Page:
Wednesday 12 October 2022

Two Poems by Bruce Morton


Museum (Berlin)

The first exhibit
Ancient Greece
Strikes you square
Before entering
Antiquity, old wall
Limestone block,
Skin pock-marked
By a red plague
Of Russian arms
Not inoculated
To appreciate
Achaean spear
Or cold-war fear


Statues of imitation
We are, each of us,
Poseurs posing,
Striking poses struck,
In search of a pedestal.
Others seek the floor.

Some of us, they say,
Began as a lump of clay.
Were nothing at all
Before the first handful
Was laid on and shaped
By poke, pinch, and punch.

Then there are those
Who have become bronze,
Shining in the spot light.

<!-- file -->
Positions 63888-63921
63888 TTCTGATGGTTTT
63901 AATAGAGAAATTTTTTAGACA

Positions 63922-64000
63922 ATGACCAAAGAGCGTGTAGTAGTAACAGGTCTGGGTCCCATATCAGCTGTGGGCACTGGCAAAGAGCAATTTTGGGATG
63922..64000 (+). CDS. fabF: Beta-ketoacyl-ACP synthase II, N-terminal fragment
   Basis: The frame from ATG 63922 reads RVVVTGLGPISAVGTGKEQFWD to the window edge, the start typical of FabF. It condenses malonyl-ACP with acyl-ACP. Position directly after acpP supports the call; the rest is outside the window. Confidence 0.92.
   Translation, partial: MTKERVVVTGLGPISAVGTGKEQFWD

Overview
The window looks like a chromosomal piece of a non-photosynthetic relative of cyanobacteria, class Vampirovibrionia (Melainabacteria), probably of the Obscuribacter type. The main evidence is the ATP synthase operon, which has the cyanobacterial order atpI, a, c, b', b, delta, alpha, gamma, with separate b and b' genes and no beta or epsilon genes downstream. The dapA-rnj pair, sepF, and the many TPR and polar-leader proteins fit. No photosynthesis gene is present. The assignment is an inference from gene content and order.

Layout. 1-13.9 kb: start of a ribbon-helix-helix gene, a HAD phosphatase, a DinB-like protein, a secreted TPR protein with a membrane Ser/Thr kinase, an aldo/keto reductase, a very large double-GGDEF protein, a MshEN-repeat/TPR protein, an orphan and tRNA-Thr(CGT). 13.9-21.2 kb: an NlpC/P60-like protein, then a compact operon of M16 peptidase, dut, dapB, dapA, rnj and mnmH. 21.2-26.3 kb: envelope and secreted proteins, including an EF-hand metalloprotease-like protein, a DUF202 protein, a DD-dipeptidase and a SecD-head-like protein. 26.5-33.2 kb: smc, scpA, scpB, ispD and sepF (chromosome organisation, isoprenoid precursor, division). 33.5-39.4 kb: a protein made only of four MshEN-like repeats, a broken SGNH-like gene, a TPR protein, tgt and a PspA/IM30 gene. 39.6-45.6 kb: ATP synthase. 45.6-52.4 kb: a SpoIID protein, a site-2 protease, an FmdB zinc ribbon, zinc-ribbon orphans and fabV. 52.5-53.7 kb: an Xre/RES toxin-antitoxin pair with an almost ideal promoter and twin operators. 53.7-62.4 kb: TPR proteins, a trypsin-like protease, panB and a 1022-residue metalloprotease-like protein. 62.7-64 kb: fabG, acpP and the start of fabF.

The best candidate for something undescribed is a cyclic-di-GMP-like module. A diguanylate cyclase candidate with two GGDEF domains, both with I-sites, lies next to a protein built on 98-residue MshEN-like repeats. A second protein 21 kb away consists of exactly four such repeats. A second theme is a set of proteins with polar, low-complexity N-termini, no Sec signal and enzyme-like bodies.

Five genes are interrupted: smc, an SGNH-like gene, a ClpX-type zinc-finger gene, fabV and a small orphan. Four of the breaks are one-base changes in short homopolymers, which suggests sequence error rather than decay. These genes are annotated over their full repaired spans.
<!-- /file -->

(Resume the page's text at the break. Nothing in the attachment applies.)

No need to audition
Before being cast.
They are made to last.

In the block resides all
Waiting to be discovered,
Such intensity in density.
Stone or wood is chipped
And scraped until what
Remains becomes us.

All is form that informs,
Carve and curve made
From nothing into something
Transformed. We draw on
What? Inspiration, awe,
Imagination, steady hand.

Bruce Morton divides his time between Montana and Arizona. His poems have appeared in many magazines. He was formerly dean of the Montana State University library.

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